In terms of changes to its economic forecasts, the Fed now sees 2023's economic growth coming in much higher than it estimated in March, though relatively the same in the coming two years. It sees unemployment being a little lower than previously anticipated, but the range of possible inflation very moderately higher in the coming two years. As a result, the lower bar for the range of expectations around the funds rate moved tangibly higher for 2023 (i.e., actually pointing to another rate increase) and in 2024, while the top end of the range for 2025 almost moved higher. The Fed also increased the longer-run expected rate of interest from 2.6%-2.6% to 2.5%-2.8%; this is consistent with a higher estimated rate of r-star (the real neutral rate of interest), with the increase seemingly in line with the revised estimates put forth by “r-star” guru John Williams from the New York Fed.
This was a very hawkish pause from the Fed. It feels that growth and inflation are still not yet contained enough to warrant a clear pause—which merits the question, why not raise again at this meeting? The answer is probably down to messaging and typically wanting to transmit a clear signal on future rate changes to the market before actually making them.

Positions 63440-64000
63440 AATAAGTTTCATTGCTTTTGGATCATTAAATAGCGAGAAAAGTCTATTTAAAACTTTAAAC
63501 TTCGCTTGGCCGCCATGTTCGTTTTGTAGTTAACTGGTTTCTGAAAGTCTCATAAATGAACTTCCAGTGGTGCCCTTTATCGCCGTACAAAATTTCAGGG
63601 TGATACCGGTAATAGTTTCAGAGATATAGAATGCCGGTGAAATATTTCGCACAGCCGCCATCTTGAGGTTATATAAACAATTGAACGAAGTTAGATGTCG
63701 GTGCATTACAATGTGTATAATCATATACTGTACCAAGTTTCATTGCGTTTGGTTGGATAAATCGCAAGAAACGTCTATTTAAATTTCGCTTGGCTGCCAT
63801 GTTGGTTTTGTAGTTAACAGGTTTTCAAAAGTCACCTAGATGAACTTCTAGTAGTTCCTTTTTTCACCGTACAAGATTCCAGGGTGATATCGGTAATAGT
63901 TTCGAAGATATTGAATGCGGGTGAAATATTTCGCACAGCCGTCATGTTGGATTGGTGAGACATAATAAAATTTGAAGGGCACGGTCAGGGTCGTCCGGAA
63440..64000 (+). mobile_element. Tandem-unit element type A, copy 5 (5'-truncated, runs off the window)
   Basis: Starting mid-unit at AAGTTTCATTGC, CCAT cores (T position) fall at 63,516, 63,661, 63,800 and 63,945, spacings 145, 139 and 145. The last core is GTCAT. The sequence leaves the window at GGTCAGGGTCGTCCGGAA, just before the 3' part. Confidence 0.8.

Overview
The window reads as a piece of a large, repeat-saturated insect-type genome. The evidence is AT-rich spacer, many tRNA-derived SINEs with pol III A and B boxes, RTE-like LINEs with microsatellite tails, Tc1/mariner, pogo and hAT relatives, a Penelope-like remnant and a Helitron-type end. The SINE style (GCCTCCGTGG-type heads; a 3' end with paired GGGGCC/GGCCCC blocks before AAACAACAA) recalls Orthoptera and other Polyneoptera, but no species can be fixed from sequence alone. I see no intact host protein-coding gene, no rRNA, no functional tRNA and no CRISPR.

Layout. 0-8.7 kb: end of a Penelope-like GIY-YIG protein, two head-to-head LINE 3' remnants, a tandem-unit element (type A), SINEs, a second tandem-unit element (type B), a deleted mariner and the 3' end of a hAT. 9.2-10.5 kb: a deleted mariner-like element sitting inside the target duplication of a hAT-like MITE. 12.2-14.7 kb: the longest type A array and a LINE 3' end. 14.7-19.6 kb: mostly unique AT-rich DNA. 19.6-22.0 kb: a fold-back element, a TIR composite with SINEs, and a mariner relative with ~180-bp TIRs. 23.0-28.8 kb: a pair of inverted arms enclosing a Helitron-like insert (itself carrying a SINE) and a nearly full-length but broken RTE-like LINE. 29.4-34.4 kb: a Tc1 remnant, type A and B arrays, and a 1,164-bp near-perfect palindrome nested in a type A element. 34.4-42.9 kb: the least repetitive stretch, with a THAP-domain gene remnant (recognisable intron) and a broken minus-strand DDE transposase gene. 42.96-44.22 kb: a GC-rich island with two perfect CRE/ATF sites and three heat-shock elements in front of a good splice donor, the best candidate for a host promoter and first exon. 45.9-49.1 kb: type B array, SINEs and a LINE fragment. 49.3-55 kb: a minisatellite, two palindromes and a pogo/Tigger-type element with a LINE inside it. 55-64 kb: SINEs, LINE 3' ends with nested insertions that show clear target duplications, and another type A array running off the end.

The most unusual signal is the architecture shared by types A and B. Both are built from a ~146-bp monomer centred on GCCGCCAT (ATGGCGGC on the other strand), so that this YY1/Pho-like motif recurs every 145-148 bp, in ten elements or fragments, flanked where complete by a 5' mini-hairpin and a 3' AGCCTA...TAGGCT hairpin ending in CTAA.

Given much of the strength in the economic data has come from more recent data reports, the Fed may have felt there was not enough time to adequately prep the markets ahead of time. The Fed is also trying to balance the ongoing need to bring down still-high inflation and inflationary expectations—which are being accompanied by the still-strong employment, wage data, and consumer spending—with evidence from just about all leading economic indicators that the economy is heading toward a downturn.
Powell yet again told us that the Fed is "acutely" aware of the significant cost to many households from too-high inflation, and that it has also learnt the lessons from former Fed Chairman Volcker—much lauded in the pantheon of Fed chairs—about "keeping at it." The Fed will also know that central banking credibility tends to be asymmetric—hard to gain, but easy to lose. If it had greater credibility today, we suspect the Fed would have far more leeway in its messaging around keeping rates on hold for a little longer and not threatening more increases in the pipeline.
Nevertheless, at today's meeting Powell made it clear that further rate increases are in the pipeline unless something dramatic happens between now and the July meeting. Yet, with monetary policy arguably already in the moderately restrictive zone, and inflation steadily falling (further tightening policy via higher real rates), the potential for a policy mistake and overtightening is clearly increasing.